Thankfully, Chicago citizens are pretty nice peeps for the most part and a stranger and her friend helped me figure out where the hell the city took the truck, drove me there, provided the moral support it took to fork over the $400 to get "my" truck back and drove me home again.
I learned two important lessons that day: You can always depend on the kindness of strangers (ok, well, you can USUALLY depend on the kindness of strangers) and Chicago is a corrupt, money-grubbing, greedy ol' city.

Eamon / November 19, 2004 9:40 AM

Remember that huge snow storm over New Years Eve a few years back? Yeah, I got stuck at a pal's sleepover shindig for two days while Evanston got itself together and figured out a plan to dig out their neighborhood. On the 15 minute drive home, exhausted and stinky, I got pulled over for plates that expired December 31st. I'd also not realized that I'd neglected to renew my license, so I got cuffed and stuffed to start the new year. My truck got towed, and not only did it take me a week and a half to get it out again, due to twisty bureaucratic passages that all looked alike, the $4000 video projector unit I'd borrowed from work to show movies and video games at the party was gone, gone, gone. No forced entry, and the doors were still locked. Plus, the projector was thoroughly hidden from view under a ton of blankets and such, but I'd made note during the impound process that it was in the vehicle. Evanston police just shrugged and said it wasn't their problem. Luckily, my company's insurance paid out for the loss, but my boss was furious with me for months thereafter.

Steve / November 19, 2004 9:47 AM

Never dealt with Chicago towing and parking authorities until *after* I sold a car, and by the time I found out that they had "my" car, I received notice that it had been crushed into a cube.

See, I learned a valuable lesson back in Spring of 1997: when you sell a car, it's not enough to transfer the title; you must also make sure to remove your old plates (even when they're rusted on). Otherwise, even if you prove in traffic court that you did not own a vehicle at the time it was receiving hundreds of dollars in parking tickets, if your expired plates are on the car, you can and will be held liable for all fees incurred.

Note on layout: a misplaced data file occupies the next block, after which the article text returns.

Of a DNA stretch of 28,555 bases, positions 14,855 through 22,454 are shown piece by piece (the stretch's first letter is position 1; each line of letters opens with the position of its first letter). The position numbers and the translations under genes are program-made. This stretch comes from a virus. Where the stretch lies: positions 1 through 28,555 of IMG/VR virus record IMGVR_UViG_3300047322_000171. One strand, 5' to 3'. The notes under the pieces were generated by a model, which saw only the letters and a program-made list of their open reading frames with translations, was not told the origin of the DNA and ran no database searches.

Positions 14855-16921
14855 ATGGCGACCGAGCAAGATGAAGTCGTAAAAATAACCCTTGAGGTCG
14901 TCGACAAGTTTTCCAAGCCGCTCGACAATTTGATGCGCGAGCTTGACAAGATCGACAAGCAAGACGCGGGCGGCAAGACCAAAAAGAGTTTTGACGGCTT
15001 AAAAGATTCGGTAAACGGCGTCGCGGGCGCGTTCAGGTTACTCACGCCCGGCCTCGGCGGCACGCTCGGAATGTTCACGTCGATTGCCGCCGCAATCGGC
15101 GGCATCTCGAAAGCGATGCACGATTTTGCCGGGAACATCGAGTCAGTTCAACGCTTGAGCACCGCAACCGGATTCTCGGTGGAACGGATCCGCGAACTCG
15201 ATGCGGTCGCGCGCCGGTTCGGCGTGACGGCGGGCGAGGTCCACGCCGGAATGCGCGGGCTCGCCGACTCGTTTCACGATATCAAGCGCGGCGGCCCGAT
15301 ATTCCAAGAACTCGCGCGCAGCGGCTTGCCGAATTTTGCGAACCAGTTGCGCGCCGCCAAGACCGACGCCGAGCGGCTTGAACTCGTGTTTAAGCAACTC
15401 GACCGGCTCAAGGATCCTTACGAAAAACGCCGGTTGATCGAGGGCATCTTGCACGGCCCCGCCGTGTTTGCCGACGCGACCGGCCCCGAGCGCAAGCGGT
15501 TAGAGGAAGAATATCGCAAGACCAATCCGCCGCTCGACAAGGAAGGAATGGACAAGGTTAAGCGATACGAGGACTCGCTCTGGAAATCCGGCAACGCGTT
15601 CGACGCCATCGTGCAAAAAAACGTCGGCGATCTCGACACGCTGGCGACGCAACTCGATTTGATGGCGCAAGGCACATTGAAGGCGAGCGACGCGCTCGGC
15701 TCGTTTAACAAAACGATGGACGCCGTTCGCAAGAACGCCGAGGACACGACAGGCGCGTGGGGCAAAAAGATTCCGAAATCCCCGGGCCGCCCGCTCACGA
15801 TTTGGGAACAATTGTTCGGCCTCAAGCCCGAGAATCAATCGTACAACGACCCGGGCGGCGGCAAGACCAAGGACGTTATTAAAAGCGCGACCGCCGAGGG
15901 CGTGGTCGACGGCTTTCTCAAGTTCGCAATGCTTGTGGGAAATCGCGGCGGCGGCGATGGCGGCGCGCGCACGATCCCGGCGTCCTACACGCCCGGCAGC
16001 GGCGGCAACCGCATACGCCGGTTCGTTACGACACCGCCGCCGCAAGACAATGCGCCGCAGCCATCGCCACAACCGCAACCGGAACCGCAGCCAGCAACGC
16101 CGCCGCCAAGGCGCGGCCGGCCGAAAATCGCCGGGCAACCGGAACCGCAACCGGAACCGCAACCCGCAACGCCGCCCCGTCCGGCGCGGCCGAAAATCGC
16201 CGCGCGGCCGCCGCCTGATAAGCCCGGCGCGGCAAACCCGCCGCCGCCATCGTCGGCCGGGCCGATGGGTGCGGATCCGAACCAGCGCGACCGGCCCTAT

Whack, but true.

Brian / November 19, 2004 9:48 AM

Cars are such a pain in the ass. Easiest way to avoid all these problems: take the bus.

Towing is one industry where I would prefer religous nutjobs to the regular people that work in it.

Benjy / November 19, 2004 9:57 AM

When I lived in Atlanta, I had to park at this private parking lot about 2 blocks from my office. While on their waiting list for a monthly spot, I had to pay $2.50 daily into a big box with little slots for each numbered space. One day after work, I get out there and my car's been booted! And about 5 or 6 others' cars, too. We were all standing around trying to figure out what was going on. Somebody had already called the company, who was sending a truck out and had the info on getting the boots removed --$75 in cash to get the boot off! But I'd paid my $2.50 that morning. So had the others, they all said. When the guy arrived, all he said was, "Show me $75 or don't talk to me." Well, since we'd all paid, we sure as hell weren't going to give him the money. We argued with him, even flagged down a police officer, who when he saw our numbers and passion made the guy call into his company. Ultimately, it turned out that the guy who was supposed to empty the box at 4am didn't get to it until around 7:30am! So those of us who'd parked earlier than that had our money collected and when the mid-day collector came it looked like we hadn't paid. After that, I called the owner of the parking company got a monthly spot right away and three free months parking for myself and a co-worker who was one of the others involved.